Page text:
The importance of Small and Medium Business Enterprises (SMEs) is set to increase in the UK with experts predicting SME contributions to the economy growing by 11% from 2015 to 2020. With post-Brexit economy hopes riding high on SMEs it’s time for firms to focus on their employee engagement strategies to make sure they attract and retain high-quality staff.
Employee engagement is about measuring the level of job involvement, job satisfaction and commitment which employees feel towards their job and employer. If employees feel positively towards their company it stands to reason their work performance is more likely to be better than those who have negative perceptions. Well-engaged employees show greater commitment and are more willing to ‘go the extra mile’ for their bosses.
However, engagement is a dynamic relationship between employer and employee – on the plus side, this means that companies have the opportunity to affect the levels of staff engagement to put the odds in their favour.
Measure and benchmark for employee engagement
A starting point is to know what the current levels of employee engagement look like in your business. But then how can you check whether your business measures up in the employee engagement stakes? Here’s our advice:
- Arrange to undertake an engagement survey of your employees. The questions should be aimed at gathering information from employees on how they feel about areas such as job satisfaction, trust in management, rewards, the work environment, communications and training opportunities
- Consider whether you have the capacity and expertise to undertake the surveys in-house or whether you want to employ an external professional. You could consider using online survey resources e.g. SurveyMonkey. An external researcher may gather more honest responses from employees.
- Measure or ‘benchmark’ the results of your survey – this could be internally, comparing to previous results in the business, or externally, comparing to sector norms where available. Benchmarking is vital as this historical trend data allows you to make a comparison and judge what the results are telling you e.g. is a 65% job satisfaction rate good or bad in your sector?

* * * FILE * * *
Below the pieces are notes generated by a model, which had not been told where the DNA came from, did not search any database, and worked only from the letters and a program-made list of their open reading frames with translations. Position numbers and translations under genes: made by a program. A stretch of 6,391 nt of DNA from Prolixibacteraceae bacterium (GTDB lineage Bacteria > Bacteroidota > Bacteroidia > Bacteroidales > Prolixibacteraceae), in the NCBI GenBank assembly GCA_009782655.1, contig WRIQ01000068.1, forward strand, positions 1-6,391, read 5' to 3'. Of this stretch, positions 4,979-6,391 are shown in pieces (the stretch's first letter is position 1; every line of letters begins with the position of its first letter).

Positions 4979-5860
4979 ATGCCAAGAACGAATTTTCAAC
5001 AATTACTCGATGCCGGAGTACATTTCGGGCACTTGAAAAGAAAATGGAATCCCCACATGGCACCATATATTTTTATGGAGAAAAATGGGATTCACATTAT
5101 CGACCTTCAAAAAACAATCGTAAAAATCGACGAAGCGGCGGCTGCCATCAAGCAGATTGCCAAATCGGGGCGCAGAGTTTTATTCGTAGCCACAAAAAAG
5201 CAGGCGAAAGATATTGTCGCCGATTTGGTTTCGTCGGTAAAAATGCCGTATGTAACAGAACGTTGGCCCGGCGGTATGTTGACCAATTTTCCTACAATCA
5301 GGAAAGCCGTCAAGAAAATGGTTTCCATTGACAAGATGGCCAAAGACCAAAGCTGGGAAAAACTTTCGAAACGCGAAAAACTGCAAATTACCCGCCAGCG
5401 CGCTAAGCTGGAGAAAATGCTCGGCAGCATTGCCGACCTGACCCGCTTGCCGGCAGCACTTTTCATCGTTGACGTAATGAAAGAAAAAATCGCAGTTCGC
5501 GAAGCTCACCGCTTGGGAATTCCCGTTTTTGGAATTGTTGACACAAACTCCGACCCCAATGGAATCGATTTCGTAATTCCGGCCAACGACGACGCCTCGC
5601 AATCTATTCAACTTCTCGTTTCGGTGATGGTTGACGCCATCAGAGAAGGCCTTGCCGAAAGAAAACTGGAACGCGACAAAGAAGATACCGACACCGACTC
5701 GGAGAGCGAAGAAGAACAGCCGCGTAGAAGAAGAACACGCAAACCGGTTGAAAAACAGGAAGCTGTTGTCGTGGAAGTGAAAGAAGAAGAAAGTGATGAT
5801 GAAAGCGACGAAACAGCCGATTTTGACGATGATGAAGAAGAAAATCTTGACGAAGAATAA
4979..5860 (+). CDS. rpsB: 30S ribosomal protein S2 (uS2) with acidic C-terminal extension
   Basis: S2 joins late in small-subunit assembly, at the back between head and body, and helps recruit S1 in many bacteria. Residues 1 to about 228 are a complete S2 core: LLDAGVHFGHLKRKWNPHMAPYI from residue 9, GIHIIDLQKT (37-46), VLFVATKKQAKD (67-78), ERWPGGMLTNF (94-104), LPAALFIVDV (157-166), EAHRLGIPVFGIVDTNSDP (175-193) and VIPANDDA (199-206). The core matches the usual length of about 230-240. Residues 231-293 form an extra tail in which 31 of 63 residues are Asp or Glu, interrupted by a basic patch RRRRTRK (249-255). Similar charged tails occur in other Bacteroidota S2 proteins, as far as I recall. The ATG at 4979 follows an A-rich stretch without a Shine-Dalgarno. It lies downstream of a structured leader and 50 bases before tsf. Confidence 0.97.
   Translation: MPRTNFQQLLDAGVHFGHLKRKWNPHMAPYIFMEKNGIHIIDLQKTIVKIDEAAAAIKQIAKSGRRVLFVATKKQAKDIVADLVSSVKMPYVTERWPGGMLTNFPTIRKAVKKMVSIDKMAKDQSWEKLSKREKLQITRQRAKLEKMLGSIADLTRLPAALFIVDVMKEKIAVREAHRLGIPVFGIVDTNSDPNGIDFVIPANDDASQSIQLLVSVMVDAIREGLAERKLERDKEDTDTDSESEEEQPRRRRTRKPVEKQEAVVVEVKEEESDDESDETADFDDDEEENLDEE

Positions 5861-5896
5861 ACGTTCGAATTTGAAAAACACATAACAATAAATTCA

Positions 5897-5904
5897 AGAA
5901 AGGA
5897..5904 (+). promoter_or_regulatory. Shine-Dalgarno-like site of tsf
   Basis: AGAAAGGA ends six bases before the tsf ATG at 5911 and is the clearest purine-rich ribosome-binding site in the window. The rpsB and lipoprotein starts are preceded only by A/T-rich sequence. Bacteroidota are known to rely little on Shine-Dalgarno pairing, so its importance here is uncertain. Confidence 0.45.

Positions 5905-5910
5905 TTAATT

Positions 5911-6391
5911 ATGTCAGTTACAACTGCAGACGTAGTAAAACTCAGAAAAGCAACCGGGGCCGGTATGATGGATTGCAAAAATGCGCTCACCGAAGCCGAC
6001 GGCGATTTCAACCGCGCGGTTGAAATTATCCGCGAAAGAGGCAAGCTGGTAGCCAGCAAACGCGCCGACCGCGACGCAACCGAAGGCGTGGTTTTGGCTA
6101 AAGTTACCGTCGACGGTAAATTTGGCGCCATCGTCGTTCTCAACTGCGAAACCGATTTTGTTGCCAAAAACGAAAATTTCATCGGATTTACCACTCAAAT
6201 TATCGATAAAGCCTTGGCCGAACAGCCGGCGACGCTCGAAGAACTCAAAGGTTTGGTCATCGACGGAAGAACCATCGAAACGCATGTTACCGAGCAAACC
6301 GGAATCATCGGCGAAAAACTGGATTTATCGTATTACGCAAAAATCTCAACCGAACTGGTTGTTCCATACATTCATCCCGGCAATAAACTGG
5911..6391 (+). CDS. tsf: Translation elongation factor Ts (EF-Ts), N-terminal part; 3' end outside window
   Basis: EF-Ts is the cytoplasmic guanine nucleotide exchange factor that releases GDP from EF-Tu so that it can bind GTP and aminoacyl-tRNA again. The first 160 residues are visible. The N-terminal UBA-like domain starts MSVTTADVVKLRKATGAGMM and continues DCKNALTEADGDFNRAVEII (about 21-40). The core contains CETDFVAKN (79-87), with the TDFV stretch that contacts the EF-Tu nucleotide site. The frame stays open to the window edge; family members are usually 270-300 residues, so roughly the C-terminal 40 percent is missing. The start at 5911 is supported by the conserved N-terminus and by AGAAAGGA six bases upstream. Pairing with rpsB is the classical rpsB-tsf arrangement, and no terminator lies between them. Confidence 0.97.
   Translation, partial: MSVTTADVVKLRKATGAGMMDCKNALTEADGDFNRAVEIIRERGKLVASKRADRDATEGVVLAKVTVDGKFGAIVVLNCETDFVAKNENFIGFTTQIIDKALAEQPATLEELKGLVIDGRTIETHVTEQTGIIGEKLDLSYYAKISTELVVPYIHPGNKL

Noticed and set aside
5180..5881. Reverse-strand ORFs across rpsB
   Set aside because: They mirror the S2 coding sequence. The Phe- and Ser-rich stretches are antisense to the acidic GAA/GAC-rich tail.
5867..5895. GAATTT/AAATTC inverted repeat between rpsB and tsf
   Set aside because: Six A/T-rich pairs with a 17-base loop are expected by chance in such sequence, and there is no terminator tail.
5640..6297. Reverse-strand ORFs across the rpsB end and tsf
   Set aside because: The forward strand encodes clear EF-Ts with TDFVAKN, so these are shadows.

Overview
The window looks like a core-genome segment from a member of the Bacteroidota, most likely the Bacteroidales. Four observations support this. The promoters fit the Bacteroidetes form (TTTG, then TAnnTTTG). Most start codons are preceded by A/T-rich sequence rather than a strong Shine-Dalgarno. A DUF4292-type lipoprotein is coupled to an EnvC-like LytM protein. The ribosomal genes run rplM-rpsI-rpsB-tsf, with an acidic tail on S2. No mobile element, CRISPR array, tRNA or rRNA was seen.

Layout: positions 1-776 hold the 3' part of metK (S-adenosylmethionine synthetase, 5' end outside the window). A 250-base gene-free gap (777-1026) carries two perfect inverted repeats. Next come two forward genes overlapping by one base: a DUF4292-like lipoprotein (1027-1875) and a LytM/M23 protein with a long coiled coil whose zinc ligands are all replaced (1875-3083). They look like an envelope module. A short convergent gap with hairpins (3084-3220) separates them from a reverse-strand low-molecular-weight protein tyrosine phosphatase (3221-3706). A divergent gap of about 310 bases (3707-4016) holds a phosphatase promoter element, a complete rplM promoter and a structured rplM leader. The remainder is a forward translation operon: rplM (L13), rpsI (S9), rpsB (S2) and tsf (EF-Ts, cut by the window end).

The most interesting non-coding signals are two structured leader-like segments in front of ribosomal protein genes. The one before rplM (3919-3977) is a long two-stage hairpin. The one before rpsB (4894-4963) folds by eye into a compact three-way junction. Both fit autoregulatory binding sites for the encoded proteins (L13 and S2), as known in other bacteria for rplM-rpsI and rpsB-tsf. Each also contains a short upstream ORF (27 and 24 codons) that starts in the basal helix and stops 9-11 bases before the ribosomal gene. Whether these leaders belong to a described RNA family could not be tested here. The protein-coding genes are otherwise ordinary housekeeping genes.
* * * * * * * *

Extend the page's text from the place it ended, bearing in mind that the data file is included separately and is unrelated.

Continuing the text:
- Following the results, involve your senior staff in working up an action plan to systematically address the areas raised by employees. Of course some will be moans and groans but look out for recurring trends and comments which are underlying signs of problems brewing.
Employee engagement in action: a case study
Recently one UK high tech organisation noticed that its levels of employee engagement were low on the key metric of staff turnover. With a workforce of just over 100 staff, it set out to obtain feedback from staff about their experiences. As a result they managed to identify a number of issues which they needed to address to improve job satisfaction – these included greater manager-employee relationship building and better conflict management. Leadership training was improved so managers were equipped with the skills to keep staff on board.
For your business to thrive, it’s important to keep employee engagement under review to ensure that you’re making the best of your most valuable, and often most costly, asset – your staff.
Good management data is a must to nurture and improve employee engagement. Information about rates of sickness, absence and lateness can all be indicators of the robustness of employee engagement in your organisation. The Chronologic Workforce Management system gathers a wealth of time and attendance data for businesses to benchmark employee absence rates and set targets to reduce absence.